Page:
All that provides, perhaps, an end to the criminal proceedings, but the scandal has taken wing in other areas, primarily civil litigation.  To date, numerous lawsuits have alleged some form of negligence; that is, buyers arguing that Knoedler (or its employees and officers) failed to vet the artwork diligently.  The individuals have denied any failure in that respect.  As the Rosales bid was coming to a head, Freedman herself went on the offensive, suing dealer Marco Grassi in early September for defamation.  Freedman took issue with an article in New York magazine in August, in which Grassi was quoted as saying of Ms. Freedman: “A gallery person has an absolute responsibility to do due diligence, and I don’t think she did it. The story of the paintings is so totally kooky. I mean, really. It was a great story and she just said, ‘this is great.’”

In a similar vein, New York art critic Jerry Saltz said during an interview on National Public Radio, “Look, if you are an art dealer at Knoedler, you have an ethical failure of will, intentional or sociopathically unintentional, to research those paintings before you dare try to pass them off as real, let alone start selling and profiting from them.”

These recent developments, and the ongoing civil suits, raise two key legal questions.  First, are the criticisms of Knoedler and Freeddman actionable as defamation?  Second, and if so, what are the proper standards of diligence for a dealer?  Both will cast a long shadow over public discussion and commercial practice for years.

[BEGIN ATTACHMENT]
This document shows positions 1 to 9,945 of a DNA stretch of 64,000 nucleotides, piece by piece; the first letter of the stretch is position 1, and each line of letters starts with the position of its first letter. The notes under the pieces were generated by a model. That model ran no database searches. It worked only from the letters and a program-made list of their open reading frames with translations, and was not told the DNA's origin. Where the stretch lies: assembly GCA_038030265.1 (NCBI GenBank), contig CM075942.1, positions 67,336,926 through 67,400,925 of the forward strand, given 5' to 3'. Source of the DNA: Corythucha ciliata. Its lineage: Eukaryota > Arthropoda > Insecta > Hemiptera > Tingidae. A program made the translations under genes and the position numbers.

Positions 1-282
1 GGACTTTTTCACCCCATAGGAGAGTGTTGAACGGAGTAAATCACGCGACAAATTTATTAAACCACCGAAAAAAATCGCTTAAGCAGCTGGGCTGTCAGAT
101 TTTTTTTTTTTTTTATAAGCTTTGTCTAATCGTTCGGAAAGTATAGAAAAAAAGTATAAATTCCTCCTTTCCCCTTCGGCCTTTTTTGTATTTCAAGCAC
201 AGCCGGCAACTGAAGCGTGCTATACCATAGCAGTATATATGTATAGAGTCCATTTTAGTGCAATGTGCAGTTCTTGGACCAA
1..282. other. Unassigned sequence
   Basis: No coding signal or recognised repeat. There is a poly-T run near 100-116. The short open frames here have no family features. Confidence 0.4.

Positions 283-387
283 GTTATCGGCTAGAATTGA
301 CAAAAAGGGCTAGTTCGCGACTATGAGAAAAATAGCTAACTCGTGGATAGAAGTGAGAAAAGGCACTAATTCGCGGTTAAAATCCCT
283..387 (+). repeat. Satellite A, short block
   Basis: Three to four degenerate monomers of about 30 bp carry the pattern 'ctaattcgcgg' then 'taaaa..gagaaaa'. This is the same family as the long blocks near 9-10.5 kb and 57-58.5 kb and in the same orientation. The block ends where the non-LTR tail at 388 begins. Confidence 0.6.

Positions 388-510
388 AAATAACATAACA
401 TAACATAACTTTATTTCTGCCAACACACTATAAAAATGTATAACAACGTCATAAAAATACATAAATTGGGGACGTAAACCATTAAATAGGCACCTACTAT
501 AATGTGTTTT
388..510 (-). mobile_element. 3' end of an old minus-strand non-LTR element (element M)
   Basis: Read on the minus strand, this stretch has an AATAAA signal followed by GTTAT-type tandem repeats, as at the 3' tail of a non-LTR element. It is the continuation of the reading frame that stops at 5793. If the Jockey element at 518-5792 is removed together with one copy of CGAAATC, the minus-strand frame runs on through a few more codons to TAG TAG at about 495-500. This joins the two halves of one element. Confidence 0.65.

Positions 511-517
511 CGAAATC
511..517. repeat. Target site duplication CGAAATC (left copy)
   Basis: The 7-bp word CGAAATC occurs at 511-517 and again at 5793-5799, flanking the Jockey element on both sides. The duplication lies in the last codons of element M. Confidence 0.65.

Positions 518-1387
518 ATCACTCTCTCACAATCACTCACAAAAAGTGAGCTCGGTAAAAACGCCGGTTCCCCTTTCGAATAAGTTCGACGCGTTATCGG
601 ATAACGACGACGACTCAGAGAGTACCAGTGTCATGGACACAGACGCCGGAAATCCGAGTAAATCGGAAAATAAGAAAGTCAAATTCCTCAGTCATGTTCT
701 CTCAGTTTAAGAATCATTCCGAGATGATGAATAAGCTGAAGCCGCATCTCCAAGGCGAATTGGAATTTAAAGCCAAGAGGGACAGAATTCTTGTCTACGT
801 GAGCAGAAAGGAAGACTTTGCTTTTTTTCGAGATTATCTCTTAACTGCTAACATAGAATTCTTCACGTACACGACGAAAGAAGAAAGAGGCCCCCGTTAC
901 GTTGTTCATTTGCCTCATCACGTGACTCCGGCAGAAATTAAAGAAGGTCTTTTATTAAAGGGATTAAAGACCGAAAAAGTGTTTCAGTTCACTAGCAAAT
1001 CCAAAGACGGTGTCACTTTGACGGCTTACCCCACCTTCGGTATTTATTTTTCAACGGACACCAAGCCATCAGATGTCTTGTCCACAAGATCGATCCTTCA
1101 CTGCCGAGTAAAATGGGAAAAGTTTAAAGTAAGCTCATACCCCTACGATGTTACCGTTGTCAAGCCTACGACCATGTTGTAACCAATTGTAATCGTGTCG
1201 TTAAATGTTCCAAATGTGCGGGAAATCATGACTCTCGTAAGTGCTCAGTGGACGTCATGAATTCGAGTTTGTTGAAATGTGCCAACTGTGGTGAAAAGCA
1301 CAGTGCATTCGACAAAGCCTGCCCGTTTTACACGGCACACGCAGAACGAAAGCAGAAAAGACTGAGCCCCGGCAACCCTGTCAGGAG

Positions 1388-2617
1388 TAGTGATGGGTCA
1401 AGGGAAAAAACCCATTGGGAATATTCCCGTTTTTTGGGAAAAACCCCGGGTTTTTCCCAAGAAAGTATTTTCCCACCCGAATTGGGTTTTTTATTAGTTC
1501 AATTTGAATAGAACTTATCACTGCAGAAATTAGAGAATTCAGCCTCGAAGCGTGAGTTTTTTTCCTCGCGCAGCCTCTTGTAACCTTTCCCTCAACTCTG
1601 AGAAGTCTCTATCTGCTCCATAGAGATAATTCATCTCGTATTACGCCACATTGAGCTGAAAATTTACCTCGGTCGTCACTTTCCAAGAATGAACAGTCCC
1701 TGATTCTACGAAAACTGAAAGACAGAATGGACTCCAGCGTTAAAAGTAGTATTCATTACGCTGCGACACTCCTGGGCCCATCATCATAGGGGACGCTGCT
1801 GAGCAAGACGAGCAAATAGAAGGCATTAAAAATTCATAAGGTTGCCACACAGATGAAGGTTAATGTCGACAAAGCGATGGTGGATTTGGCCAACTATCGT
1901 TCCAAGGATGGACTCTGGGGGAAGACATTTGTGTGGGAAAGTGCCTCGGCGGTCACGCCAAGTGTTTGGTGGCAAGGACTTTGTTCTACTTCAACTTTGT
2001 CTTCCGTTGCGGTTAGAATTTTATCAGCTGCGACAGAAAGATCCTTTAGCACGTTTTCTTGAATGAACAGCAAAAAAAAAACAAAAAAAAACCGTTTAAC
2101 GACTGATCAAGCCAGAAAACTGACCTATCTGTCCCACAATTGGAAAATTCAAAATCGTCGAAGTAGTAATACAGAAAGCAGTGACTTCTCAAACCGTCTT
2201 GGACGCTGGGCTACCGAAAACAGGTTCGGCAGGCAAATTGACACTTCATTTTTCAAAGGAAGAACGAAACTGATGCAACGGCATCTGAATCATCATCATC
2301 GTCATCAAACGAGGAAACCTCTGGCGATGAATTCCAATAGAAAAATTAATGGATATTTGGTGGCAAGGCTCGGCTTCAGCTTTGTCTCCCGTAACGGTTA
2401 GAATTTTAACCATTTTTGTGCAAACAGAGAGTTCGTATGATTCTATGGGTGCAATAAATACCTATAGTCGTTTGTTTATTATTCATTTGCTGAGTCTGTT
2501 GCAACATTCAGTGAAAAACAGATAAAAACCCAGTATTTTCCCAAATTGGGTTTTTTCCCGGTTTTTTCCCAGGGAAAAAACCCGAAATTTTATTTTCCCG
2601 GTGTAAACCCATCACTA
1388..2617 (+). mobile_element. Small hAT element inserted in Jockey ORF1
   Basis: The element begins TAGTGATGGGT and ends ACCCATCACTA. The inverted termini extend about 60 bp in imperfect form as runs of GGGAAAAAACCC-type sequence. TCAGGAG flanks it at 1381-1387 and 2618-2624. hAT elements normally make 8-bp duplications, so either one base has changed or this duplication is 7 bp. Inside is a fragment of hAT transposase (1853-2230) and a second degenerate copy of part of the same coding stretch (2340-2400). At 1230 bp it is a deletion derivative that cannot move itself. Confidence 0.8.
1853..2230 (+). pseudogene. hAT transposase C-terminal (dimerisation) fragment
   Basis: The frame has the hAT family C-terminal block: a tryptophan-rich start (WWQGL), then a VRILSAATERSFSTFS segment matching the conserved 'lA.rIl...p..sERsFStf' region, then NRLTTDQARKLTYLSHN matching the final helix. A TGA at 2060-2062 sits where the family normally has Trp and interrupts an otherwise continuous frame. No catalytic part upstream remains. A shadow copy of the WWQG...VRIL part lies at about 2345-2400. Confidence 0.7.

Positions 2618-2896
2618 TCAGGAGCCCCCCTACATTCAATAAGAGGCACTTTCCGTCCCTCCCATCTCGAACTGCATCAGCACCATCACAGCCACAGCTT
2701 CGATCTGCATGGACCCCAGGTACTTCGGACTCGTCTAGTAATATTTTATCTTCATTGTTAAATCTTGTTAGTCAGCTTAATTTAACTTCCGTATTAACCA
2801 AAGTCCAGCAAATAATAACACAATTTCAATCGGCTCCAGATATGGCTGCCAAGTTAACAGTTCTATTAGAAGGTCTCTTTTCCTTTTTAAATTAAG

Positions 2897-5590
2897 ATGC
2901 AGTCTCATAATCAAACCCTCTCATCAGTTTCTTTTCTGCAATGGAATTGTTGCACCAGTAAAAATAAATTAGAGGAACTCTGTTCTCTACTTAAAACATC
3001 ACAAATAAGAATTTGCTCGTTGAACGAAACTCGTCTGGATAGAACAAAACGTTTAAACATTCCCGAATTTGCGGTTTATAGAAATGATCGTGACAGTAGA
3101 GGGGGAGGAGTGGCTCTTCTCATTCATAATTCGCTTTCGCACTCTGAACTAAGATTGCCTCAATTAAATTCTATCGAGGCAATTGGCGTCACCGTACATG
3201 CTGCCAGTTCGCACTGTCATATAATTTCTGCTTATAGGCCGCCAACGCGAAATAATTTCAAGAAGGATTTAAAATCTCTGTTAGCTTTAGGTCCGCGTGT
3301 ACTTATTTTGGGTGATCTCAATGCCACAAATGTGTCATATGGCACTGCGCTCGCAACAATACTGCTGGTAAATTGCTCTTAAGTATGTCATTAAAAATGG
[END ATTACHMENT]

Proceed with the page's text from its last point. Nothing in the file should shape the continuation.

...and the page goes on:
The first question is one of basic reputational tort law.  A false statement of fact that injures someone else is defamatory.  Statements that injure another in her profession are defamatory per se, that is they are actionable even in the absence of proof of injury.  An opinion, by contrast, is a constitutionally-protected expression.  In either event, if the plaintiff is a “public figure,” then the Supreme Court has held that he or she must prove that the defendant had actual malice, that is, a subjective intent, to injure the plaintiff.

Not surprisingly, what is fact and what is opinion is often the turning point of defamation litigation.  In a pair of decisions in another recent litigation (about a New Yorker profile), the U.S. District Court for the Southern District of New York addressed the differences at length.  At least at the threshold stage, Grassi’s statements seem more like statements of fact (and therefore actionable if untrue) than opinion; that is, assumed as true, a jury could infer that he is claiming that Freedman failed to do certain things, and even that she said or thought certain things.  Saltz’s comments, by contrast, sound more opinionated than accusatory. 

If a court agrees, that only means that the defamation claims survive dismissal.  The question then will be what actually happened, and what was reasonable and prudent under the circumstances.  The answer to that latter question will be closely watched as these cases unfold.  And a pending defamation case always raises questions about the effect it will have on people’s willingness to express themselves.  It’s unlikely any one case will resolve those questions.